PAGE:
Lionel Wafer

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Map of the Darien Scheme, drawn in part with information from Lionel Wafer.

Lionel Wafer (1640–1705) was a Welsh explorer, buccaneer and privateer.

A ship's surgeon, Wafer made several voyages to the South Seas and visited Maritime Southeast Asia in 1676. In 1679 he sailed again as a surgeon, soon after settling in Jamaica to practise his profession.

In 1680, Wafer was recruited by buccaneer Edmund Cooke to join a privateering venture under the leadership of Captain Bartholomew Sharp, where he met William Dampier at Cartagena.[1]

After being injured during an overland journey, Wafer was left behind with four others in the Isthmus of Darien in Panama, where he stayed with the Cuna Indians. He gathered information about their culture, including their shamanism and a short vocabulary of their language. He studied the natural history of the isthmus. The following year, Wafer left the Indians promising to return and marry the chief's sister and bring back dogs from England. He fooled the buccaneers at first as he was dressed as an Indian, wearing body-paint and ornamented with a nose-ring. It took them some time to recognise him.[citation needed]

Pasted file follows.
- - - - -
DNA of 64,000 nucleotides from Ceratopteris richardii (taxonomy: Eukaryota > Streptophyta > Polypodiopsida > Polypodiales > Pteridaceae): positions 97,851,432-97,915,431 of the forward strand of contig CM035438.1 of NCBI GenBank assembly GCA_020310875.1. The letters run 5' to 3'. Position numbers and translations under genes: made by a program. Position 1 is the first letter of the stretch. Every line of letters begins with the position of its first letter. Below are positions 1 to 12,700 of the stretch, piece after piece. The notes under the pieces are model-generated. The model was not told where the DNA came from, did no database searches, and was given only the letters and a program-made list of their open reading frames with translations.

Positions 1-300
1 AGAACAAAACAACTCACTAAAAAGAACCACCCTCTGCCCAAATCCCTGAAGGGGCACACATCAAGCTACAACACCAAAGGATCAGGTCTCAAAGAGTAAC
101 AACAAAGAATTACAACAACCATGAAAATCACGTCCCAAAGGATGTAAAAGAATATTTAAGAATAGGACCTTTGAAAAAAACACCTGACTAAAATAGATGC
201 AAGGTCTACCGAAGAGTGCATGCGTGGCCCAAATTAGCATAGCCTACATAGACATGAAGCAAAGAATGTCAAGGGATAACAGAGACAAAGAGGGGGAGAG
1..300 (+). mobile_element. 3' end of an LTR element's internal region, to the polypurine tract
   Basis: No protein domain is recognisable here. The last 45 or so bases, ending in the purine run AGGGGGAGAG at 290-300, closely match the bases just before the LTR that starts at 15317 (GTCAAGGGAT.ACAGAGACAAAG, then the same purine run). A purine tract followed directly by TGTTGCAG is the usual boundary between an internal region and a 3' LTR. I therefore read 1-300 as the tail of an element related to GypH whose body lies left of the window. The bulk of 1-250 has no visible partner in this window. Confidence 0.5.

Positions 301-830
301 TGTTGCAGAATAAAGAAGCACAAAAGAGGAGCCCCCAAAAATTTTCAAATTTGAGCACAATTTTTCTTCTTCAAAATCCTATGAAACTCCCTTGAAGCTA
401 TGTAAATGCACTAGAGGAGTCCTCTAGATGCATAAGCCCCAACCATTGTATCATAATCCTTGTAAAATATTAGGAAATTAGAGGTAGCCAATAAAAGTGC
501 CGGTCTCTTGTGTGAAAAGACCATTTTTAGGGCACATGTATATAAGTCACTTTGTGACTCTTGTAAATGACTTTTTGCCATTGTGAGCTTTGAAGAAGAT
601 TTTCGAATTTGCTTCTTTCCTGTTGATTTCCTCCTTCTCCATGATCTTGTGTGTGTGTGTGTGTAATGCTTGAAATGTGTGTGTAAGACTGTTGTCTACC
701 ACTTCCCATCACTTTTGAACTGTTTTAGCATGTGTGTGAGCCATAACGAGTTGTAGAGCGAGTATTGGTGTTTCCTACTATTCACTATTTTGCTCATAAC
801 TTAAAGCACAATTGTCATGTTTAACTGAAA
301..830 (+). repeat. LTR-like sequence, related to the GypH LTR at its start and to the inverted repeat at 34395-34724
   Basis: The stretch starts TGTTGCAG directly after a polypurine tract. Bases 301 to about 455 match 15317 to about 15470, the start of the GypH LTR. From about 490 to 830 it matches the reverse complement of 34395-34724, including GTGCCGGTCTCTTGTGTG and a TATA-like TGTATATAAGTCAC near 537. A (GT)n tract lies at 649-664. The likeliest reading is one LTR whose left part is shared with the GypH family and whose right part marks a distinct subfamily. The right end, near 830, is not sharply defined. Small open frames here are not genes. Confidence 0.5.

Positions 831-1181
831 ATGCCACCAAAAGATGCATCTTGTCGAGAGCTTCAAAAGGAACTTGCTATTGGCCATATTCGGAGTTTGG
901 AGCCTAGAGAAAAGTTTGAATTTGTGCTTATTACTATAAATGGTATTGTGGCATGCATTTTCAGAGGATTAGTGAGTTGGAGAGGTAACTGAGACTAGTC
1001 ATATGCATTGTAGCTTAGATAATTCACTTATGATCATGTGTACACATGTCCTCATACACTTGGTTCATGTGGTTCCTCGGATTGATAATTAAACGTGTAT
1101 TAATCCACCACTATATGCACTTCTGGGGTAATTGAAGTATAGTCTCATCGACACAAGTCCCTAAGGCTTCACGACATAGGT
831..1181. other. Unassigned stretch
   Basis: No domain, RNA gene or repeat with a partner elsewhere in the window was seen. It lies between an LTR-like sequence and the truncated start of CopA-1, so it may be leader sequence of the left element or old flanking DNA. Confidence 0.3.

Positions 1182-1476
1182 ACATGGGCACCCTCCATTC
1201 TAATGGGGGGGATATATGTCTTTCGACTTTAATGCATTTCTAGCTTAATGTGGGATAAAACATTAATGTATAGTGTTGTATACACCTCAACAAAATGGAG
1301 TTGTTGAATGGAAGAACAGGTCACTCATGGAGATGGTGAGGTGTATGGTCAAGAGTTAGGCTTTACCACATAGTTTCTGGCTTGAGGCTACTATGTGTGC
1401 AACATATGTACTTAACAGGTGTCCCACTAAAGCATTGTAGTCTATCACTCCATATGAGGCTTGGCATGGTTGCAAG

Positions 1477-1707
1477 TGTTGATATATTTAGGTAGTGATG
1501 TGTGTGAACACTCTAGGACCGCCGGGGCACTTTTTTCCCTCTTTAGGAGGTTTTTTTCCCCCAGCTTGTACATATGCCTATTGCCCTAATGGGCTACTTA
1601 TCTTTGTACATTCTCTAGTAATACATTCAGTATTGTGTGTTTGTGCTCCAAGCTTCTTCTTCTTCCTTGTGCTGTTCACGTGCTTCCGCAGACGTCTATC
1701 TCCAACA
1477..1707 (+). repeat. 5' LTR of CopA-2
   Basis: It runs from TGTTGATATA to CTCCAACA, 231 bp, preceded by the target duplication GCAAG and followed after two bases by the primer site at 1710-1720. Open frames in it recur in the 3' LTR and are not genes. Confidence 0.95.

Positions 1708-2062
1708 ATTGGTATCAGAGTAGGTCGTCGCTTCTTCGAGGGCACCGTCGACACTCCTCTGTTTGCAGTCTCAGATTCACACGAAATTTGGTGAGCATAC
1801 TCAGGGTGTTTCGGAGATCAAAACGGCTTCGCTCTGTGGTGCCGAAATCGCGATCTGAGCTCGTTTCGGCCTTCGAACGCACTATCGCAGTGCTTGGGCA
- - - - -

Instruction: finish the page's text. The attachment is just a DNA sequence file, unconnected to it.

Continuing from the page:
Wafer reunited with Dampier, and after privateering with him on the Spanish Main until 1688, he settled in Philadelphia.

By 1690 Wafer was back in England and in 1695 he published A New Voyage and Description of the Isthmus of America, which described his adventures. It was translated into French (1706), German (1759), and Swedish (1789).[citation needed]

The Darien Company hired him as an adviser when it was planning its settlement on the isthmus in 1698.[citation needed]

He died in London in 1705.[citation needed]


  1. ^ Marley, David (2012). Daily Life of Pirates. Santa Barbara CA: ABC-CLIO. pp. 51, 79–82, 180. ISBN 9780313395635. Retrieved 12 January 2018.

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